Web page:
Technicality may decide controversy over airfield Owner says he needs extra income for farm

August 27, 1998|By James M. Coram | James M. Coram,SUN STAFF

Woodbine residents opposed to reopening a glider port in their neighborhood will have to wait until next month to tell their story to the Carroll County Board of Zoning Appeals.

But a 21-day delay is no big deal for people who have been fighting glider port operations at the Woodbine airfield for two decades.

The land in the dispute is Michael R. Harrison's farm on Gillis Falls Road. Although opponents did not testify at yesterday's six-hour hearing, real estate appraiser James H. Dulany IV gave the board a preview of the testimony expected Sept. 16.

Dulany predicted property values would decline if the now-closed airfield is reopened.

Under cross-examination, Dulany acknowledged that property values increased in the neighborhood during the years that the glider port was in operation. He also acknowledged that he did not use recent sales figures in the area as part of his data.

His report centers on the future, not the past, he said. A proposed residential development in the neighborhood might not be as attractive to builders or buyers if the glider port is reopened, Dulany said.

For residents, reopening the glider port would "adversely affect the peaceful enjoyment of their homes," he said.

But the key point Dulany made yesterday is that the 28-year-old zoning battle might be decided on a technicality.

If a portion of the 100-foot wide, 2,500-foot-long grass runway that Harrison wants to put on his 172-acre farm is in a conservation zone, then his request will be denied.

The farm includes two zones -- conservation and agriculture. Airports are allowed in agricultural zones but are not permitted in conservation zones.

Bruce F. Mundie, director of regional aviation assistance for the Maryland Aviation Administration, also testified. He said that Harrison's license to operate the Woodbine airfield had been renewed June 2, perhaps erroneously.

An airport owner must have zoning approval to receive a license, Mundie said. But his agency was unaware that the county had rescinded Harrison's zoning approval and closed the airport.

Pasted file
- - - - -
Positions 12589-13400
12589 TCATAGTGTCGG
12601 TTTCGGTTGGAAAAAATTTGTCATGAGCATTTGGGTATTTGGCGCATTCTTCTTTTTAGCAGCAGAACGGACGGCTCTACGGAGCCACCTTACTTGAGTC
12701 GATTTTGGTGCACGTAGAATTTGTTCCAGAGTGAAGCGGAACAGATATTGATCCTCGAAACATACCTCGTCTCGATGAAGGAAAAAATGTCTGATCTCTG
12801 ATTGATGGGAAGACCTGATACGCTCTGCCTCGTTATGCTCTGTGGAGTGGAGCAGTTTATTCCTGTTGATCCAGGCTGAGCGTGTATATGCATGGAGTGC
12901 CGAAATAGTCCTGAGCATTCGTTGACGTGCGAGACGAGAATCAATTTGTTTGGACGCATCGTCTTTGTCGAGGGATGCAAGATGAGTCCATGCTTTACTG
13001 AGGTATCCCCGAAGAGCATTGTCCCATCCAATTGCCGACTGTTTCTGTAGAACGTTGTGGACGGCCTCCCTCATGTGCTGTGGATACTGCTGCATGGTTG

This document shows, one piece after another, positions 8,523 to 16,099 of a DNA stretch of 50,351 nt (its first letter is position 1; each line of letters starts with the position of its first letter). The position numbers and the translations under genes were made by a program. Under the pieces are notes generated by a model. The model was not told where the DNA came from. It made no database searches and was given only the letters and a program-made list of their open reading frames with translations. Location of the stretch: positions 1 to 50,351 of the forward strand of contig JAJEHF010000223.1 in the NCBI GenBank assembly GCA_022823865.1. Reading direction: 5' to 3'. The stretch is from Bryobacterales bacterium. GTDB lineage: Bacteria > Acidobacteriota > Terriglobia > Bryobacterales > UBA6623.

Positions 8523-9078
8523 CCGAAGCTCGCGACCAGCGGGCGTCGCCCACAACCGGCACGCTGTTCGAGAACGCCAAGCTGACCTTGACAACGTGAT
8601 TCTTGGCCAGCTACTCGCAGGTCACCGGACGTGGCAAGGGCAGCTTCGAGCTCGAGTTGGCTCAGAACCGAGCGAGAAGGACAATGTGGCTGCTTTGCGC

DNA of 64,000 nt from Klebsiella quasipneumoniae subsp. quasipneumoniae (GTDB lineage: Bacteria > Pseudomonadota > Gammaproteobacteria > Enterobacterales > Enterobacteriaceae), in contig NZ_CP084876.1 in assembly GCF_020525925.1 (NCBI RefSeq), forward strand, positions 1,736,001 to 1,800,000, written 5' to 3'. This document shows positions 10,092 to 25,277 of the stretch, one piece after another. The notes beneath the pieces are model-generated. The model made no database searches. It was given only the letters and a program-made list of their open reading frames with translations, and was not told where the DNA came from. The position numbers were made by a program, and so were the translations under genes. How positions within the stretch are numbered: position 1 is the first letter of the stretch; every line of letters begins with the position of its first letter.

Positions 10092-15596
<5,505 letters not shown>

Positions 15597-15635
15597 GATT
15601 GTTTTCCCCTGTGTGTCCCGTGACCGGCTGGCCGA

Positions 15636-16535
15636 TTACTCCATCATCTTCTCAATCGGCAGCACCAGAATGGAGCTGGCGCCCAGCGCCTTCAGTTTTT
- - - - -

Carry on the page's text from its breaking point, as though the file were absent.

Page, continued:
Airfield history

Airplanes have been landing on the Harrison farm since the 1960s. In 1972, Harrison's father, Robert E. Harrison, received permission from county zoning officials to open a "private commercial airport" -- and lease it to a Baltimore sky-diving club.

But by 1980, sky-diving had been supplanted by glider flights. A resident complained to county zoning officials in 1982 that the airport had become a public facility with up to 90 flights a day. The county zoning administrator disagreed.

Two years later, residents pressured the Board of Zoning Appeals into reopening the case. The board ruled that the glider operation was a "far cry" from what had been approved in May 1972.

To continue to use the airfield as a glider port, Robert Harrison would have had to accept eight conditions and apply for new zoning approval, the board ruled. Instead, Harrison and the glider port operator took the appeals board to court.

A long battle

When the courts initially agreed with Harrison, Woodbine resident Bernard A. Schwartz, who lives about 500 yards from the airfield, filed a countersuit. After 12 years of litigation, the courts sided with Schwartz -- who is heading the current opposition.

The county did not close the airport, however, until after a glider crash last year in which two people suffered minor injuries.

Shortly after the airport was closed, Michael Harrison began to work his way through the government bureaucracy to win approval to reopen it.

He told the board yesterday that he needs the income from the airport to keep the farm operational.

"I'm here today to compromise and to work with people," Harrison said.

Pub Date: 8/27/98

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